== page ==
Armoire with raised panels

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Project by BillCo posted 03-21-2008 03:46 PM 1479 views 1 time favorited 13 comments Add to Favorites Watch

We salvage timber from the bottom of Georgian Bay; our fishing lodge/resort is located at the site of what was Canada’s second-largest sawmill. The mill closed in 1926 and there is a substantial inventory of sunken wood at our doorstep.

This armoire was one of the first pieces we built with salvaged material. It’s mostly white pine.

The only metal in this piece is the hinges and the handles. Everything else is m&t or biscuited. All of the raised panels (28 of ‘em) and the shiplap back are full-floating.

I will post some more projects and some more detail about the material when I have some time to spare.

-- Sawmill Lodge -

13 comments so far

View tenontim's profile


2131 posts in 2831 days

#1 posted 03-21-2008 03:52 PM

Great job. Love furniture with a good story. There’s nothing like the old salvaged lumber.

View Boardman's profile


157 posts in 2848 days

#2 posted 03-21-2008 04:02 PM

You lucky dog. Last fall I was at an outfit in Ashland WI, on the Superior shore, that sells submerged lumber. Very interesting stuff, although I wasn’t ready for the color changes resulting from the minerals in the water. Some astoundingly tight growth rings, and huge ray flecks in the white oak. I’m interested in seeing more of your projects from it.

View GaryK's profile


10262 posts in 3075 days

#3 posted 03-21-2008 04:16 PM

Very nice. Fantastic execution!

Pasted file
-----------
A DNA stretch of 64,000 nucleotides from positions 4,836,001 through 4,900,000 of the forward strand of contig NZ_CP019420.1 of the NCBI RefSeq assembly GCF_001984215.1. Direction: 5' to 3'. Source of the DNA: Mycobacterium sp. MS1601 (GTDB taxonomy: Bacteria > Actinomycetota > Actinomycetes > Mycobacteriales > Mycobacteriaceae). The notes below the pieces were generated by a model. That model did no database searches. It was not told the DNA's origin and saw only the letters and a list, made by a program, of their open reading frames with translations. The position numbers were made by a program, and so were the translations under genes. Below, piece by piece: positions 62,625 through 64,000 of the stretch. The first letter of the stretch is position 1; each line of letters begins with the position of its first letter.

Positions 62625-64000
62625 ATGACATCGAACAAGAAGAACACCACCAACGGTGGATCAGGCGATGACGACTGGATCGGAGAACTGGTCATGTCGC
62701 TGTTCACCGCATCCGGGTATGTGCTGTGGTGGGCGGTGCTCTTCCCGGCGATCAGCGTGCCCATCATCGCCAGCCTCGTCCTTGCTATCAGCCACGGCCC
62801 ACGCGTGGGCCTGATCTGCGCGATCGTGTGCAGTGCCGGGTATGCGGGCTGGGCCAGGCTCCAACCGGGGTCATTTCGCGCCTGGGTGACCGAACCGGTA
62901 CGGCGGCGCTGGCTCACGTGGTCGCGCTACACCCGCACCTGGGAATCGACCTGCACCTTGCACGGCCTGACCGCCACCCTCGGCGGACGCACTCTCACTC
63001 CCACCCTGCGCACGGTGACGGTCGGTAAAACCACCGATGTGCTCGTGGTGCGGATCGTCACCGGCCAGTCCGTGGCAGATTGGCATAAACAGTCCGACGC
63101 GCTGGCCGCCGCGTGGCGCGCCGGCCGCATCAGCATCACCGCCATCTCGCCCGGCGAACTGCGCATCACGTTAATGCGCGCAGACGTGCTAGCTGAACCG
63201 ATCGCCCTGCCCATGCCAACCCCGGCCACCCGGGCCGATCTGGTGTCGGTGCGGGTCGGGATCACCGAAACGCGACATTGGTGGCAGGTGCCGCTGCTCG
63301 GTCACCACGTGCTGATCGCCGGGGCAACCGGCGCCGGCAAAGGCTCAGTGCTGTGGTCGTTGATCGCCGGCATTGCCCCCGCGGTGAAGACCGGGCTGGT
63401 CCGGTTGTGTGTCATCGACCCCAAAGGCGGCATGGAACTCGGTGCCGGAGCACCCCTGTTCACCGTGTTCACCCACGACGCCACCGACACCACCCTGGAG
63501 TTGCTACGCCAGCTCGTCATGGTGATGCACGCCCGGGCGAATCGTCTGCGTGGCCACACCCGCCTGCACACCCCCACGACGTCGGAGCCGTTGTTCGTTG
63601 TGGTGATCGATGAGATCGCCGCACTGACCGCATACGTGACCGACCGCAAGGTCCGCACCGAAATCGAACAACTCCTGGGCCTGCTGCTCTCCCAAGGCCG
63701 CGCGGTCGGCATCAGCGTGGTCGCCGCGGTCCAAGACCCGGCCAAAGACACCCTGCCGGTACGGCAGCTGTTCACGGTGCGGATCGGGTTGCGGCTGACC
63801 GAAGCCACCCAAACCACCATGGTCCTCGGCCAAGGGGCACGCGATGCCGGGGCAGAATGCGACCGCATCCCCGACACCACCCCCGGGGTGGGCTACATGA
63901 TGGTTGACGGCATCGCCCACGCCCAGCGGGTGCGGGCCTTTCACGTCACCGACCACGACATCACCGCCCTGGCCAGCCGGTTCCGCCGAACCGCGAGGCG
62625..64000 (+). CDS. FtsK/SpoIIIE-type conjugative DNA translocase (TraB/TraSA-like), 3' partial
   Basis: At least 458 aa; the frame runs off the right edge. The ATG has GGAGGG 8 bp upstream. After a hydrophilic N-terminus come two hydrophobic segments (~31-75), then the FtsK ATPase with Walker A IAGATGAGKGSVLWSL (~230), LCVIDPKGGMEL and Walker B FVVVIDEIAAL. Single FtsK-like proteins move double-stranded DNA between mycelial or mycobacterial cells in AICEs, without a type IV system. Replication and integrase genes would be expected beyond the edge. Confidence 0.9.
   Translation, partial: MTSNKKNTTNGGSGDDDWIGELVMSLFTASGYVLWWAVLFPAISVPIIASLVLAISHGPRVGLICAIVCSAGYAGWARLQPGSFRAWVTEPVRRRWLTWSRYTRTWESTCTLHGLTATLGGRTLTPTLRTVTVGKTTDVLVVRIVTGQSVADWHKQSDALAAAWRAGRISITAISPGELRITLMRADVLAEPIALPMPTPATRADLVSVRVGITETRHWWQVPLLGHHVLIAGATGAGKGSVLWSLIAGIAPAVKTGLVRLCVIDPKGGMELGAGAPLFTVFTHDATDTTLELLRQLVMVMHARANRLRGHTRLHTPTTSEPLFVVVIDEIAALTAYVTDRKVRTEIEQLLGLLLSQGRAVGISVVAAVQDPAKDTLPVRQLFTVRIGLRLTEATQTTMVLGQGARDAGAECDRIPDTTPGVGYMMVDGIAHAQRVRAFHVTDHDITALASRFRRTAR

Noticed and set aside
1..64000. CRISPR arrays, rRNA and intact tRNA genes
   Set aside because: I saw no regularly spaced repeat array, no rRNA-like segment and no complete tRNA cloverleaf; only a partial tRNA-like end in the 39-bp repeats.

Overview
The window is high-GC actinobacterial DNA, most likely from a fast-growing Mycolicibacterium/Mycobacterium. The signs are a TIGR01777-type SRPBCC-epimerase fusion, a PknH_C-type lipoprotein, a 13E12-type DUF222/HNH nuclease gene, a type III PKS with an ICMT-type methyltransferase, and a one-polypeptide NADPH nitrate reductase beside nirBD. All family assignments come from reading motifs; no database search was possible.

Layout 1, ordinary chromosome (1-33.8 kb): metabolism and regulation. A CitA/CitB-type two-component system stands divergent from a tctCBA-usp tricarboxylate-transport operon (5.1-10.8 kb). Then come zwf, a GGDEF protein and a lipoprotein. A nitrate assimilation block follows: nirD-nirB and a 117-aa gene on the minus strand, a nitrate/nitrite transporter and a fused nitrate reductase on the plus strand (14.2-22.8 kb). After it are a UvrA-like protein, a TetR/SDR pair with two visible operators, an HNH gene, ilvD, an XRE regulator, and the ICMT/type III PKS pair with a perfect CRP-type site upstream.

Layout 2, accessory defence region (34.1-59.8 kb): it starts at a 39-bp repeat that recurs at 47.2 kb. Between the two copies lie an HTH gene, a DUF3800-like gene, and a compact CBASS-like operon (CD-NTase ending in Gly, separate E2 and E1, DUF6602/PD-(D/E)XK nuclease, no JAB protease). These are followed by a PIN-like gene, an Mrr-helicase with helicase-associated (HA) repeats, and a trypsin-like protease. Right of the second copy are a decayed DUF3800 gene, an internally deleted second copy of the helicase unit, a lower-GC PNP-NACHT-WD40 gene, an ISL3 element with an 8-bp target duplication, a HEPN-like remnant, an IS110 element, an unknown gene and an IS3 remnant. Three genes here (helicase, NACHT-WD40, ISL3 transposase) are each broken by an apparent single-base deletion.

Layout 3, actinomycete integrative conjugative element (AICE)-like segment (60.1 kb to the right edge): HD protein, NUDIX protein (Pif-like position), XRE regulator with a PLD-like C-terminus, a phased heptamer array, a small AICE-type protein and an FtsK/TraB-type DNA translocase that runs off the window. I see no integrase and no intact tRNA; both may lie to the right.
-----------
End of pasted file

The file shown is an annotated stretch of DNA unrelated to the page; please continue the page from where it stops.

-- Gary - Never pass up the opportunity to make a mistake look like you planned it that way - Tyler, TX

View romansfivefive's profile


302 posts in 2859 days

#4 posted 03-21-2008 04:45 PM

that looks awesome. which side of the bay is byng inlet? I love spending time in Owen Sound.

-- The CNC machine can either produce the work of art you imagined, or very decorative firewood.

View Scott Bryan's profile

Scott Bryan

27251 posts in 2908 days

#5 posted 03-21-2008 06:59 PM

Thanks for both posting the armoire and the story behind it. This is an excellent piece of furniture, one which will be the focal point of the room. Twenty eight raised panels- Wow!!!

Thanks for the post.

-- Challenges are what make life interesting; overcoming them is what makes life meaningful- Joshua Marine

View rikkor's profile


11295 posts in 2961 days

#6 posted 03-21-2008 09:47 PM

Great job. Man, nearly one hundred year old wood, to boot.

View ND2ELK's profile


13495 posts in 2860 days

#7 posted 03-22-2008 12:12 AM

Very nice piece. What makes it extra special is being made out of salvaged 100 year wood. You should do a blog on how you salvage the wood. Thanks for posting.

God Bless

-- Mc Bridge Cabinets, Iowa

View BillCo's profile


35 posts in 2806 days

#8 posted 03-22-2008 01:58 AM

which side of the bay is byng inlet? romansfivefive

We’re in Northeast GB, between Parry Sound & Sudbury.

-- Sawmill Lodge -

View brianinpa's profile


1812 posts in 2809 days

#9 posted 03-22-2008 03:00 AM

That is one fine example of craftsmanship.

-- Brian, Lebanon PA, If you aren’t having fun doing it, find something else to do.

View Beginningwoodworker's profile


13347 posts in 2759 days

#10 posted 07-16-2009 03:08 AM

Nice peice of furniture.

View a1Jim's profile


113817 posts in 2663 days

#11 posted 07-16-2009 05:32 AM

Nice Armoire great job.

-- Custom furniture

View tooldad's profile


659 posts in 2801 days

#12 posted 07-16-2009 05:36 AM

nice job. Were you gluttin for punishment or were the pieces smaller? What I am referring to is the amount of raised panels. Don’t get me wrong, the project looks great. I can only imagine the number of pieces and clamps it took to do each door. I dread doing 4 panel doors, but I usually working on commission and time is money. Again great job.

View woodchic's profile


837 posts in 2444 days

#13 posted 03-23-2010 04:00 PM

This is beautiful. I like how you did the raised panels… gave the piece lots of character. You did a very nice job on your armoire.


-- Robin Renee'

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